5@5 is a daily, food-related list from chefs, writers, political pundits, musicians, actors, and all manner of opinionated people from around the globe.
In his new book, "Jeffrey Saad's Global Kitchen: Recipes Without Borders," Cooking Channel host Jeffrey Saad takes home cooks on an international culinary tour without making them ever step foot outside the kitchen.
Here's to eating, drinking and being merry - wherever your passport might take you.
Five Steps to Delicious Travels: Jeffrey Saad
1. Technology is delicious!
Also, download a basic translation software on your phone or device for the language if you’re traveling abroad. Oftentimes, the country itself has an app. I just used Thailand's 'Speak Thai' app, which does not require internet access. It was brilliant! If you can say a few words, it really opens people up to share information with you at the markets and restaurants.
Download a menu translator (or buy the book). When you get a menu with no English (already a good sign!), you want to be able to understand what you are ordering."
2. What is your pleasure?
Become an expert on one or two things. Decide on a few of the dishes that inspired you and make it a point to order one of those everywhere you go (in addition to everything else). When I went to Thailand, I focused on the fish cakes, the pad thai, and the Nam Prik (a condiment with many versions based on chilies, fish sauce, lime, dried shrimp, etc.)."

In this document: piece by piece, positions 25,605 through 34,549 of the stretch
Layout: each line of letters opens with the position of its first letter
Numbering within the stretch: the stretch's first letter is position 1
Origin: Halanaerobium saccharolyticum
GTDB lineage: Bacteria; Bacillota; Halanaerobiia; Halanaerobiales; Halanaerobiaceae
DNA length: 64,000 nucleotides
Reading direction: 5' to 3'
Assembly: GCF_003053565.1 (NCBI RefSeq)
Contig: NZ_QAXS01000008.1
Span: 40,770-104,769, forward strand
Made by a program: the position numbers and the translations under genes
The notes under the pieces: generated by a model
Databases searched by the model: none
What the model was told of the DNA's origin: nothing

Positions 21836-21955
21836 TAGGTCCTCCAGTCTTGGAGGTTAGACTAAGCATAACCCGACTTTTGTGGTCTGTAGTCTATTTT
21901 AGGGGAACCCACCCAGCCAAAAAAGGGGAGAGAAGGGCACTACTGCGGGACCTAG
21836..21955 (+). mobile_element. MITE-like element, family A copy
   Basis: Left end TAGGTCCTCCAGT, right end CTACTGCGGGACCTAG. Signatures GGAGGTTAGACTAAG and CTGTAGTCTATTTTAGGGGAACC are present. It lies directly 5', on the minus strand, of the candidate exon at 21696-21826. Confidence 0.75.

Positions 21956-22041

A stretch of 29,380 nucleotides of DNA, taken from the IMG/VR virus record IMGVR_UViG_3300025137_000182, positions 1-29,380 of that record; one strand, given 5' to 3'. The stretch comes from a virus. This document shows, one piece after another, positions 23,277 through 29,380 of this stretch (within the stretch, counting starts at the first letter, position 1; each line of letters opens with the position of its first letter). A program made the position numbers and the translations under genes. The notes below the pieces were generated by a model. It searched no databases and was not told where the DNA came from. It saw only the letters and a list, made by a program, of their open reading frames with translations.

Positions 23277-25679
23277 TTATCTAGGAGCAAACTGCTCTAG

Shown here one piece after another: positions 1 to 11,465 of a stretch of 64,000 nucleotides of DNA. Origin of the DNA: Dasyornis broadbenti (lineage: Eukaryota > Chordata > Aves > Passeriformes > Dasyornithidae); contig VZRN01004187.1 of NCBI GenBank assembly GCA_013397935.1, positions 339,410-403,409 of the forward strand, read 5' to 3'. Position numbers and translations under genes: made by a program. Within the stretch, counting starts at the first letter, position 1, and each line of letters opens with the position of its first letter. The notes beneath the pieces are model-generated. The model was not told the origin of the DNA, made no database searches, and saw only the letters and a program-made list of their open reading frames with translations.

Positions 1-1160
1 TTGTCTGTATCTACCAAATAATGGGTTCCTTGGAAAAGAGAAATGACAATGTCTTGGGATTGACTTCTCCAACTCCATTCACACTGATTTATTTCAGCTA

3. Like everything in life, time invested up front will pay off later
Learn ahead of time about the local eating habits and customs. When you respect the locals, they appreciate it. When you understand the culture, you feel like you are part of it. I will never forget the first time I ordered an espresso at the counter of a Parisian cafe and then sat down with it. Big no-no! It’s a different price at the stand-up counter."
4. Sleep well, drink the free coffee, but don't talk to the front desk
Who to ask? Retail employees. I had one of the best culinary trips of my life in Montreal when my wife and I went to celebrate our anniversary. I struck up a conversation with a clothing store employee and from the way she was describing her recommendation, I trusted her food knowledge. We went to all six restaurants she suggested and each one was amazing.
Listen for details about the way your local travel guide describes the food and ingredients versus simply saying, 'It's popular.' When there is a language barrier, you’ll understand less, but chances are, their recommendations will be better than the hotel.
Utilize your virtual communities. Tweet, Facebook, e-mail, reach out and ask 'Where shall I eat when I go to X?' You’ll quickly find that you have a great network of people to rely on."
5. Pay attention to your surroundings
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